People who have studied yoga, have connections with new age spirituality, or who are familiar with Indian religious and philosophical traditions have probably heard about chakras before, but for those who haven’t, or who want a brief refresher, here are the basics (a fuller discussion appears here in Yoga Journal):
What are the Chakras?
Chakra is the Sanskrit word for wheel, and they are, for many in the yogic tradition, the crossroads for the main energy pathways in the body, known as the nadis. These pathways are not considered physical parts of the body, like veins or nerves, but are part of an immaterial, subtle body. For those who believe in chakras, being healthy is a function of keeping these crossroads clear so that energy can circulate through the body. Additionally, it is believed that each charka governs a particular physical, emotional, and spiritual sphere, and when the crossroads are blocked partially or completely, those physical, emotional and spiritual areas are negatively affected. For example, the Nabhi (or Manipura) Chakra, which sits just below the solar plexus, is associated with self-esteem, boundaries, and exerting our will, so problems there would be associated with being a doormat or having trouble achieving goals. In a similar vein, it is thought that exercising and activating that region would not only make the area more supple, but also yield benefits in terms of willpower, boundaries, and self-esteem.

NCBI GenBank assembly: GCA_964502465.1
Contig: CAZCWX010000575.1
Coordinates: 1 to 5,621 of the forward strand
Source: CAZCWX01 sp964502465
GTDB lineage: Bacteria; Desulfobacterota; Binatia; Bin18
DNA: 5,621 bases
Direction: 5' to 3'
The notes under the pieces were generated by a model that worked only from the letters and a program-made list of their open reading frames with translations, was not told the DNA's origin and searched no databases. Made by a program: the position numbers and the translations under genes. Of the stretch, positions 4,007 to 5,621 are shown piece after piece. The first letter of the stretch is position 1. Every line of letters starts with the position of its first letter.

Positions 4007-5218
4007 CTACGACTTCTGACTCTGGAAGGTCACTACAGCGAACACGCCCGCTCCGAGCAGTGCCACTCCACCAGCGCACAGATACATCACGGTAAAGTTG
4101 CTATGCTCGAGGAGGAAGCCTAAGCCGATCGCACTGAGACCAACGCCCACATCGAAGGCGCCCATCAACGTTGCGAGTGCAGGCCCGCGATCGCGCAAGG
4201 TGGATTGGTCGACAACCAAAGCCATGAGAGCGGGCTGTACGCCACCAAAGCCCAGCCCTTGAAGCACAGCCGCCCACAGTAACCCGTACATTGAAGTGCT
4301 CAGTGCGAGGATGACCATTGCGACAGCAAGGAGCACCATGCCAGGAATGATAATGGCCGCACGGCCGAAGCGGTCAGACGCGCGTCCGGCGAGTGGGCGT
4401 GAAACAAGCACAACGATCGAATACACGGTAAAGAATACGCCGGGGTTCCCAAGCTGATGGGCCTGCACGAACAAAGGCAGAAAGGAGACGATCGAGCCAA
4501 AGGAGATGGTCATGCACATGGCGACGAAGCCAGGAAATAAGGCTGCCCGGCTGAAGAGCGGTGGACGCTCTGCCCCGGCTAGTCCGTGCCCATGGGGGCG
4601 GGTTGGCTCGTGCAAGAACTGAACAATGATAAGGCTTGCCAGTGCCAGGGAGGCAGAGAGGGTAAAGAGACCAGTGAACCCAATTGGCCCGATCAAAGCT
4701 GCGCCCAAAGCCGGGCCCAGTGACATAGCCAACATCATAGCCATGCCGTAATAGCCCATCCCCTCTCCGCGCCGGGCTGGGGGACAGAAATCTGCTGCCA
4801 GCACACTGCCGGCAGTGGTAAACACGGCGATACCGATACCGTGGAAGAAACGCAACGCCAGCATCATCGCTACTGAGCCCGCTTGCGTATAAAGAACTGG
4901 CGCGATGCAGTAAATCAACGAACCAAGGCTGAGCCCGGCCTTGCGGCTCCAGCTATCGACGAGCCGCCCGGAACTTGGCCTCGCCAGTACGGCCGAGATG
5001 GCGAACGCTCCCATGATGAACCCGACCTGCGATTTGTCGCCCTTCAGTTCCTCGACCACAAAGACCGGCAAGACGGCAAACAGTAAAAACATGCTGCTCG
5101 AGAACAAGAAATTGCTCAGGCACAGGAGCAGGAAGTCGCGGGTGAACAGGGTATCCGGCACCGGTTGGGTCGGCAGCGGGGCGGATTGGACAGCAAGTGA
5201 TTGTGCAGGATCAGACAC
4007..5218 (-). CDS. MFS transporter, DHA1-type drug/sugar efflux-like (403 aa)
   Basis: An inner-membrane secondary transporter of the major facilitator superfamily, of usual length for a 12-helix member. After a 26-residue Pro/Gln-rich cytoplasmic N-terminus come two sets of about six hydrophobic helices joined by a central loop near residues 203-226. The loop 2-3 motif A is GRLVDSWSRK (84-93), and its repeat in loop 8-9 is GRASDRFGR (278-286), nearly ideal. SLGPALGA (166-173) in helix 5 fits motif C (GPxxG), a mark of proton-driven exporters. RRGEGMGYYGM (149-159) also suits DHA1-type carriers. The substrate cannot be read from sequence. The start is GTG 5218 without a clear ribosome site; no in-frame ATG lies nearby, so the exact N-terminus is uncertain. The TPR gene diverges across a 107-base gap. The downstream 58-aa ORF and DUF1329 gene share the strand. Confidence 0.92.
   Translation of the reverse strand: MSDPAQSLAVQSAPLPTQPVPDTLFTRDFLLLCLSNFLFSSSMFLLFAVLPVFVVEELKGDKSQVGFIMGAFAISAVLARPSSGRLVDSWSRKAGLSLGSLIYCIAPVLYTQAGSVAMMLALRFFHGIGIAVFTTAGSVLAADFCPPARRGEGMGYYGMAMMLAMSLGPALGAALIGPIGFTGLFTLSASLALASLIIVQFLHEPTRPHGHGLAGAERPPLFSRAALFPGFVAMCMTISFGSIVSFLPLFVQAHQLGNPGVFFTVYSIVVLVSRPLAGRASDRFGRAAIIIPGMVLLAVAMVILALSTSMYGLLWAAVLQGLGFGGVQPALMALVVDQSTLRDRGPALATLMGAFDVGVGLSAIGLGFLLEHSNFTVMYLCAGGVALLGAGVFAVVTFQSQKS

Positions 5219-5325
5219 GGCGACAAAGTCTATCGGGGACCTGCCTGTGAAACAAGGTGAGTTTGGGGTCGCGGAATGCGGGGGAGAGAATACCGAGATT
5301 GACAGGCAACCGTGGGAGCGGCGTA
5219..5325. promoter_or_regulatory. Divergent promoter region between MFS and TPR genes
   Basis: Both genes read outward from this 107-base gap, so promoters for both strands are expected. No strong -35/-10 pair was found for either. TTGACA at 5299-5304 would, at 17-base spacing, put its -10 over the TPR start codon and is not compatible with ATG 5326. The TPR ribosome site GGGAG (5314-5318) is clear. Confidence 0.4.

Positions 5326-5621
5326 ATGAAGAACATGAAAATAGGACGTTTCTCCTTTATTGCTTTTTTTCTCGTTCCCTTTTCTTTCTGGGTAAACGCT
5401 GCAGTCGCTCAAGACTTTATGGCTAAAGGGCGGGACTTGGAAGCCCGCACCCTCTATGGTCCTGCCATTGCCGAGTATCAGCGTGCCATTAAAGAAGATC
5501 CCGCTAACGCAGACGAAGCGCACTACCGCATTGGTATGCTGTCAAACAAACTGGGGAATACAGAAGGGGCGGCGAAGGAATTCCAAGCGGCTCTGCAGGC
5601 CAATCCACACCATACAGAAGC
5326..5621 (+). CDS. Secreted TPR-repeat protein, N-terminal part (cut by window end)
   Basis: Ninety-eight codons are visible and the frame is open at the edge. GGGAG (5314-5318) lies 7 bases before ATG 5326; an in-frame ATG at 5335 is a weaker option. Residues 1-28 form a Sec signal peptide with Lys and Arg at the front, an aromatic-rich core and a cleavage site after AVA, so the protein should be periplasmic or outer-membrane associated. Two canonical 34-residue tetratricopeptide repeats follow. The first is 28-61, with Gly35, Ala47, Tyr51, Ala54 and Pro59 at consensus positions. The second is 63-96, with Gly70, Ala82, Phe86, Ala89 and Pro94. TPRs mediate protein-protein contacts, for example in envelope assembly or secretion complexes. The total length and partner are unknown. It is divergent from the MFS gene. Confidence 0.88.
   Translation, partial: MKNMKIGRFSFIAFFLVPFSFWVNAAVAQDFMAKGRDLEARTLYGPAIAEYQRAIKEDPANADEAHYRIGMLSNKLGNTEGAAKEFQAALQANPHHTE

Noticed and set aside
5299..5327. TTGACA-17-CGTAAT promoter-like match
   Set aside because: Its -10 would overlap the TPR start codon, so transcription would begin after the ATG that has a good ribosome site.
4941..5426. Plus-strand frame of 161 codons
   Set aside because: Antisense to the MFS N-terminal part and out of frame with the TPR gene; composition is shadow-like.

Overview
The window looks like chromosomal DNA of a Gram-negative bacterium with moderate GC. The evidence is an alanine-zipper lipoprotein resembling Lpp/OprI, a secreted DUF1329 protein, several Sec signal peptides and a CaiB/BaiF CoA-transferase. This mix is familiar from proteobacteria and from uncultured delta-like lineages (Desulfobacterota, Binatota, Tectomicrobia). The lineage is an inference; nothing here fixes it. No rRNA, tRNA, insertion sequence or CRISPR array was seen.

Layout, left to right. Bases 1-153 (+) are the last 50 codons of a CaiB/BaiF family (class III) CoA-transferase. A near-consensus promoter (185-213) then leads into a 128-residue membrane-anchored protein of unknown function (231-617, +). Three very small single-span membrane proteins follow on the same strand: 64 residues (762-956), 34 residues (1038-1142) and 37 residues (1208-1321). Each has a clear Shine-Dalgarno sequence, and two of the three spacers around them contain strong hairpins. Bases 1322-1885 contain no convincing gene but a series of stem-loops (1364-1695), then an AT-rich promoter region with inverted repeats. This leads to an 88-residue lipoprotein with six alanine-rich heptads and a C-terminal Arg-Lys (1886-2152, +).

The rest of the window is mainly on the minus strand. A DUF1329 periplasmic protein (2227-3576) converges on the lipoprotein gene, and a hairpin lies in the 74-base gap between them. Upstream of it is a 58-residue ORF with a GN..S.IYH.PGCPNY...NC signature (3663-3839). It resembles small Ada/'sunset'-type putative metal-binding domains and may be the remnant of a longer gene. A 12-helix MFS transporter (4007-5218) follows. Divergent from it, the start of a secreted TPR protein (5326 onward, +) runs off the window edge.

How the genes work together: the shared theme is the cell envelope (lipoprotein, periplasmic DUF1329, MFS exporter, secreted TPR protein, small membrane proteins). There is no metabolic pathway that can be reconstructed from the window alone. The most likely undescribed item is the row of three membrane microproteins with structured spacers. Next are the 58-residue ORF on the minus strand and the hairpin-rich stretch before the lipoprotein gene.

Chakras as Areas of Inquiry
What interests me, personally, about chakras is the way in which I feel each of these areas in my own body. Whether the Heart Chakra really exists or not, or really governs love, grief, and kindness, it certainly is one of the areas that hurts when I lose a loved one and that feels full and light when I am feeling tenderness or compassion. I imagine that the yogis of the past probably felt these things too, and the cumulative investigation of the yogic tradition has likely yielded insights we can use as guideposts today.
Whether or not that means the yogis were able to identify universal truths about the mind/body, inquiring about the mind/body interrelationship is intrinsically valuable, paying attention to the chakras as areas of interest in this inquiry deepens our practice. Chakras exist as a location of attention and feeling, and part of the yogic tradition is to examine that location so that it may teach us. This doesn’t necessarily mean accepting the “truth” of them on a dogmatic level, but rather noticing what mind/body sensations and interactions we experience through the chakras. As modern practitioners, we can certainly choose to leave the chakras behind as a vestige of the past, but we risk losing some traditional wisdom, some insight into what yoga has to offer.